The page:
The present crisis has revealed that, as expected, much of the safety net for handling failures in the banking system is deficient, particularly for cross-border banks, and the present problems had to be handled by a range of ad hoc measures. The principal new measure that needs to be undertaken in most countries is the implementation of a satisfactory special resolution regime for banks. This paper, however, deals with two further steps that could assist the operation of the safety net. The first is to ensure earlier intervention so there is more time to put a satisfactory rescue or resolution in place. The second is to implement a regime of prompt corrective action (structured early intervention and resolution, SEIR) so that both supervisors and banks know that a regime of increasing intensity will take place according to a strict timetable that will end in the authorities stepping into the bank while it still has positive capital, if the earlier stages are not effective. The paper evaluates the means of doing this in a European environment making use of the experience in the United States. It concludes that, while a lot can be done even within the current framework of national supervision, particularly through pre-positioning, cross-border banks can be better treated either by revising the home-host responsibilities or by moving to a supranational level of responsibility for SEIR for those banks whose continued operation is considered necessary for financial stability in any member state.
Introduction: The recent crisis has taught us (at least) five main lessons, all of which were known beforehand but not appreciated so graphically: 1. Banks can get into trouble extremely rapidly – the authorities therefore need to have extensive ‘pre-positioning’ if they are to handle the difficulty efficiently
2. Depositors need to be guaranteed almost uninterrupted access to their funds and full insurance of most deposits if bank runs are to be avoided
3. The whole system of prompt corrective action (PCA) needs to start early, before the capital triggers are reached and hence requires a basis in risk assessment and market signals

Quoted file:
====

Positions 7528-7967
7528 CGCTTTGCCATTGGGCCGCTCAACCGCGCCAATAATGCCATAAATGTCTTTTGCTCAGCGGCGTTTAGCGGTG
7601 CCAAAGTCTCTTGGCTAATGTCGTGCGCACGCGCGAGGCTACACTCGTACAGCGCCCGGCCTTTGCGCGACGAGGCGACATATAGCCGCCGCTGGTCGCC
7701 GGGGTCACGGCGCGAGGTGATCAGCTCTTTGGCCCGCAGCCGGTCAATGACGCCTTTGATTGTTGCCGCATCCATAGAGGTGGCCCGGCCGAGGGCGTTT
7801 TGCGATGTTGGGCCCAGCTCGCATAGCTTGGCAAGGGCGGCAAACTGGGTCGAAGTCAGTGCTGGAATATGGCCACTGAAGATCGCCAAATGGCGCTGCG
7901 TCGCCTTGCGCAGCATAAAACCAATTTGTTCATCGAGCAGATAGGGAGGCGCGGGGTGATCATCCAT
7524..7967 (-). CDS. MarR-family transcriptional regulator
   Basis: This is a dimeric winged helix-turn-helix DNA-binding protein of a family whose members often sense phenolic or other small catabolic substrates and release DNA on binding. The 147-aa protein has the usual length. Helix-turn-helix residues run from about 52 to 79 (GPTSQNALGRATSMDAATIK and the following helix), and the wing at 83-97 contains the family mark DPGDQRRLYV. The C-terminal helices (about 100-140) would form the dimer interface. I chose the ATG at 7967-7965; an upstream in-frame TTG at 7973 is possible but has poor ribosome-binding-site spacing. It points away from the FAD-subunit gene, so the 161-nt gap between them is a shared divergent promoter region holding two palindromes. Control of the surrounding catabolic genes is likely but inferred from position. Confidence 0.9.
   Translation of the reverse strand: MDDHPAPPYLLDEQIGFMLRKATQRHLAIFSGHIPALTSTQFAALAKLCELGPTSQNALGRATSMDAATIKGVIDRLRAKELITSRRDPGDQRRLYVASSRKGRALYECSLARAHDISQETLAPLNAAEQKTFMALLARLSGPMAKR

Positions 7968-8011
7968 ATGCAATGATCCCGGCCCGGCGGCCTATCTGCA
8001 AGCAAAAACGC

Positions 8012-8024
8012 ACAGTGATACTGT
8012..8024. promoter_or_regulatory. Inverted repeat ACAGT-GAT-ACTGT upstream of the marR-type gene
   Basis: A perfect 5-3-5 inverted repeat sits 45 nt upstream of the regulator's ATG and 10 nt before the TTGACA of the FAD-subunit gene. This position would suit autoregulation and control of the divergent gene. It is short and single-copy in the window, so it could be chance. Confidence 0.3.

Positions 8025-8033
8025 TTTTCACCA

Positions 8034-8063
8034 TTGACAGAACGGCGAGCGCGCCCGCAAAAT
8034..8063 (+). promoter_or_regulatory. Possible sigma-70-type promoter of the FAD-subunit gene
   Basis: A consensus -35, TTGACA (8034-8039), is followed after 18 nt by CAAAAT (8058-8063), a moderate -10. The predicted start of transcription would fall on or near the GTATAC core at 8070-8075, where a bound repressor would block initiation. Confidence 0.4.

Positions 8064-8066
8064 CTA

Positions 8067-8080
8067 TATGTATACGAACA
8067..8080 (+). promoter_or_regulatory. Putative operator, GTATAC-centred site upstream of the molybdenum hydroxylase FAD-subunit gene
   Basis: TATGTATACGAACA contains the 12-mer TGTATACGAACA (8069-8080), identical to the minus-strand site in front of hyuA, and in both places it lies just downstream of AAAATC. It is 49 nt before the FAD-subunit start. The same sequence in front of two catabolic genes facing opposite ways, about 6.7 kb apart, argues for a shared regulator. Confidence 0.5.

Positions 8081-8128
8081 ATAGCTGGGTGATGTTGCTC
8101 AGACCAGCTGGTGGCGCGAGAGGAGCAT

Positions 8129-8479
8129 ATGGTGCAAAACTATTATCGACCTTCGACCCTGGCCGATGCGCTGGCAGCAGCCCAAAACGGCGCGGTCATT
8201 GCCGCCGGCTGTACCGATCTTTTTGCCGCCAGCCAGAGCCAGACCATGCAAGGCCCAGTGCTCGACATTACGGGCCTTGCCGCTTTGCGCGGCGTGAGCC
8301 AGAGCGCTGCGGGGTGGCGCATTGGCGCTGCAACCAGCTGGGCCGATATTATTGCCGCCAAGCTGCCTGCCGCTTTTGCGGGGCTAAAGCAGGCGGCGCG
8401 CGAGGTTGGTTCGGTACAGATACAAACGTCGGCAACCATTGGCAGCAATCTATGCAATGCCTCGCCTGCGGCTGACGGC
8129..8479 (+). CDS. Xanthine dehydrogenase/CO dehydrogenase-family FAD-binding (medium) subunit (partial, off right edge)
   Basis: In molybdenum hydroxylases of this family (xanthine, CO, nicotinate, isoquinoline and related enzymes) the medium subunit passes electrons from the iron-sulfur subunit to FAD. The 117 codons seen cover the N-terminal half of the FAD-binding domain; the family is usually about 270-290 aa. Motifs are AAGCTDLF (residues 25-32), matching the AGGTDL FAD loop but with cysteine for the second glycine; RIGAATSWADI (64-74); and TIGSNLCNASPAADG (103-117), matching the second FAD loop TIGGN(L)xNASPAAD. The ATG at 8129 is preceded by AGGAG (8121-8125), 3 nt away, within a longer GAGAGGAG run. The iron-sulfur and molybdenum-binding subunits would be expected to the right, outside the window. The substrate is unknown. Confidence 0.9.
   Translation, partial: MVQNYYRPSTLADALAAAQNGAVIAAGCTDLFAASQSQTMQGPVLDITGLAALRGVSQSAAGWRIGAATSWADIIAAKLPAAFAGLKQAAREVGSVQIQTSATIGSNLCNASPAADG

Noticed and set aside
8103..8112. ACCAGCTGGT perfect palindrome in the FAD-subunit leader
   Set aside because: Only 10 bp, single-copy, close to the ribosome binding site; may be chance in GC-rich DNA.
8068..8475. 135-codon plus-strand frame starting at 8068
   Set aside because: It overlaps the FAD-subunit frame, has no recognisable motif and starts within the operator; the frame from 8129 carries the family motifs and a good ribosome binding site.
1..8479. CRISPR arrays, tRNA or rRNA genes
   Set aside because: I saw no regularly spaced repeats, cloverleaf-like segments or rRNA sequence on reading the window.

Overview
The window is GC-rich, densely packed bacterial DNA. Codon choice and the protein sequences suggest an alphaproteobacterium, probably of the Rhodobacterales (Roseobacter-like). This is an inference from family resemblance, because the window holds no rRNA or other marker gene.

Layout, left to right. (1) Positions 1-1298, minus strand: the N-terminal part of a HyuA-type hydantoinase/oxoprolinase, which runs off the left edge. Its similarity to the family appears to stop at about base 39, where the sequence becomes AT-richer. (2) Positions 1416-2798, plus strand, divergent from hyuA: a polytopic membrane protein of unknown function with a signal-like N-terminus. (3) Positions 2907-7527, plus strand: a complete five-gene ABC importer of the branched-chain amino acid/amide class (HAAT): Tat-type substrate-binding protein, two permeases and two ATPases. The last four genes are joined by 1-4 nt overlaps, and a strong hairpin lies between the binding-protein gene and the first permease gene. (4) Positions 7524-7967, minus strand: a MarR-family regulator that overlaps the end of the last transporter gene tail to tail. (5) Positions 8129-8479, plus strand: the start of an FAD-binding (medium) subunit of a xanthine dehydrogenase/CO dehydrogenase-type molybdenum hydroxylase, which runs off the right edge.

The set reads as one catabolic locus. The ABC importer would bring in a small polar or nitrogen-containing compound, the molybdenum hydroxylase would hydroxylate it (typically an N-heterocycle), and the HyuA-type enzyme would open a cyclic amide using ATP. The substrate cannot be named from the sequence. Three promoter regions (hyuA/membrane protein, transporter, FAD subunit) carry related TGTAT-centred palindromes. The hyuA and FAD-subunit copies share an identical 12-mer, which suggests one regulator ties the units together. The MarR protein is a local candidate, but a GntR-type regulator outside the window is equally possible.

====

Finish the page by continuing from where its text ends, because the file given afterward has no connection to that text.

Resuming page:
4. It is necessary to be able to step into a bank and take it over before its capital is entirely depleted
5. If these were not enough, acting on cross-border banks is much more difficult as the tools and responsibilities are national, hence the chances of a disorderly failure are much greater.
It is easy to extend the list: it is clear that the market for troubled banks is highly imperfect – no reasonable bids could be obtained for Northern Rock and the rescue of Bear Stearns involved the commitment of substantial public funding, as did that of Roskilde in Denmark. Public funding of the banking system has had to be extended on a scale not previously thought of in a bid to stop systemic collapse. Financial stability involves more than a narrow interpretation of banks, with the perceived need to support not just investment banks but Fannie Mae, Freddie Mac and the insurer AIG. The existing regulatory system has been shown up as being even more procyclical than had been feared. There has been serious mispricing of risk and even more serious underestimation of the importance of liquidity.
Author: David G Mayes
Source: Research Discussion Papers, Bank of Finland
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